Some Republican presidential candidates today turned their attacks on Rick Santorum's congressional voting record, hoping to portray the former Pennsylvania senator as a classic Washington insider as he picks up a head of steam in Iowa caucus polling.
"If you look at the spending issue, Sen. Santorum voted for the bridge to nowhere," Rep. Michele Bachmann, R-Minn., said on "Fox News Sunday." "Santorum has stood for earmarks, stood for spending."
Tea Party conservatives and President Obama have long characterized the process of "earmarking" as a wasteful and sometimes corrupt. Lawmakers have used the earmarking process to divert money to moneyed interest at the local level but some, such as Senate Majority Leader Harry Reid, D-Nev., still defend the practice as a way to encourage cooperation in a divided Congress.
Santorum, a self-proclaimed fiscal conservative, defended his decision to divert money to Pennsylvania today while on "Meet the Press."
"I don't regret going out at the time and making sure that the people of Pennsylvania, who I was elected to represent, got resources back into the state after spending money," Santorum said.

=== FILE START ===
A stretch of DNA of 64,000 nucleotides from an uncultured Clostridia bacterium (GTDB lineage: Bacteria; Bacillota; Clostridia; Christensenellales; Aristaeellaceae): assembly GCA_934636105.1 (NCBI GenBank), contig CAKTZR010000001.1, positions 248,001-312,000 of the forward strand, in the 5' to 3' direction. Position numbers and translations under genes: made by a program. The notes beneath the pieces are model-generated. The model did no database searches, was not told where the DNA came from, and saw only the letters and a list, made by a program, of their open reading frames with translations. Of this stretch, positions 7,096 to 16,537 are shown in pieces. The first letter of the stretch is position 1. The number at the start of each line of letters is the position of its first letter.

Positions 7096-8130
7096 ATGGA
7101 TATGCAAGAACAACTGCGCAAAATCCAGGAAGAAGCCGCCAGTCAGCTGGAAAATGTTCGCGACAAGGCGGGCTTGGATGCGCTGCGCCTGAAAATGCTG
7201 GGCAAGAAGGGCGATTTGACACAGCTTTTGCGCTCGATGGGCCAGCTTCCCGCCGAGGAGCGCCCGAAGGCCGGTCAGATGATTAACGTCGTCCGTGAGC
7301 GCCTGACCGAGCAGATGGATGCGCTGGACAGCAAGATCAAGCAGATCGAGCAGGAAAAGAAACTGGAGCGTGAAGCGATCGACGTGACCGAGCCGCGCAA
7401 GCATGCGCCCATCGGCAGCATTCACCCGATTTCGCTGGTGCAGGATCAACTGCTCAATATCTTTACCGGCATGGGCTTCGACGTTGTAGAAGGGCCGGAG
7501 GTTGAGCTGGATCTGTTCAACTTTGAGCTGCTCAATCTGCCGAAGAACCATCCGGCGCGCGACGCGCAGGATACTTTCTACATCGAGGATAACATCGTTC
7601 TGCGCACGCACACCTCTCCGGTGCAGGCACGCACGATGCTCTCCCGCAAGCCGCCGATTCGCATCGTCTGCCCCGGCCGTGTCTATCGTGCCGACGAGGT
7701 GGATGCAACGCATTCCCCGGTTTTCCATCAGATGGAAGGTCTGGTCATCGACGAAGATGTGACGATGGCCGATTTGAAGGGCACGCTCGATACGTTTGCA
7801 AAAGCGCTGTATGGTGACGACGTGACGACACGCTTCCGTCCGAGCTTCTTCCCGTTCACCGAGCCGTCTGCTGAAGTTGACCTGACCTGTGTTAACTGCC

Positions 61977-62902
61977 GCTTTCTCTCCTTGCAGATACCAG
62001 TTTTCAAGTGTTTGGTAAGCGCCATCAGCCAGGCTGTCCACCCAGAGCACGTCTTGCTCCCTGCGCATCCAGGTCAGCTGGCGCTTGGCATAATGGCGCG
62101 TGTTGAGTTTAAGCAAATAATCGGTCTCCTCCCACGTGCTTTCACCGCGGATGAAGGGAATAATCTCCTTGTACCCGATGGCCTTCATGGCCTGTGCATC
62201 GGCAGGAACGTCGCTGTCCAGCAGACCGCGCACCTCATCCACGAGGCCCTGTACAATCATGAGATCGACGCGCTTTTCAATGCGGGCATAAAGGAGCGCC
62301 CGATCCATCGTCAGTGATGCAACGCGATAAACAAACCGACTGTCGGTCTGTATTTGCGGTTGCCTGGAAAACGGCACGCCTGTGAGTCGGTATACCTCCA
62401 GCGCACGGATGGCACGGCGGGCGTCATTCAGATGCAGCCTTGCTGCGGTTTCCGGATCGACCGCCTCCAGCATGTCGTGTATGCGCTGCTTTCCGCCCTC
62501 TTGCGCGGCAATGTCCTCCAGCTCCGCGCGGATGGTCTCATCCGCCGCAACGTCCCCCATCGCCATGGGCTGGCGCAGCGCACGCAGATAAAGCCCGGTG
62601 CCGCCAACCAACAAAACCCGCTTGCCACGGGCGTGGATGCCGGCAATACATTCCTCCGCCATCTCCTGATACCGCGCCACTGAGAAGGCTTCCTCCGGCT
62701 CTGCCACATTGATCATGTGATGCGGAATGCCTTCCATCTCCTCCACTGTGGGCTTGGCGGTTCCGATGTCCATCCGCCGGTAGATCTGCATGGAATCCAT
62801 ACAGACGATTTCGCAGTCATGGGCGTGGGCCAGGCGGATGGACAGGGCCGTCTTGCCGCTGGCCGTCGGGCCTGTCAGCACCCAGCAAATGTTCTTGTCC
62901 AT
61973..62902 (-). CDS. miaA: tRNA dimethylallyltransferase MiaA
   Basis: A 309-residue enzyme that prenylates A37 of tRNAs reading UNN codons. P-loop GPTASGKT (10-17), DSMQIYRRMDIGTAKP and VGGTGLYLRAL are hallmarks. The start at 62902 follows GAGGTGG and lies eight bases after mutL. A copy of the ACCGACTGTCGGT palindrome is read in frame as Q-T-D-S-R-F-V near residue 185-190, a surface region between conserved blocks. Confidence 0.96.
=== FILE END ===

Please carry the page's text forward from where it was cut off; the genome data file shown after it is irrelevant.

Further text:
But multiple GOP contenders renewed attacks today on his voting record, a bet that spending earmarked for Pennsylvania would not play well in the Iowa presidential primary.
"Why was it important to vote for a Montana Sheep Institute?" Gov. Rick Perry said on "Fox News Sunday," referring to another Santorum vote.
But many politicians, including Perry, have benefited from earmarks when accepting money from Washington through the appropriations process in the Congress. Perry has accepted such projects as governor of Texas but today attributed his decision to accept money to a system controlled by Washington.
"That is the process that they put in place in Washington, D.C. And I will tell you that the reason that states have to go up there and play that game is because Washington is broken," he said.
Santorum, while defending his choice to appropriate money back to Pennsylvania, does regret some votes. "I've made some mistakes," Santorum said on CNN earlier this week.
"For example, you know, I talk all the time about having voted for No Child Left Behind. And, you know, it was a mistake. You know, it was a … a dumb thing to vote for because it gave more federal control over education, which was something that, you know, I didn't advocate for, but I voted for."
Also at issue is his 2003 vote to extend Medicare drug benefits to seniors, a vote that some fiscal conservatives have come to characterize as irresponsible. Santorum admitted to making a mistake on Medicare during a 2011 "Fox News Sunday" appearance.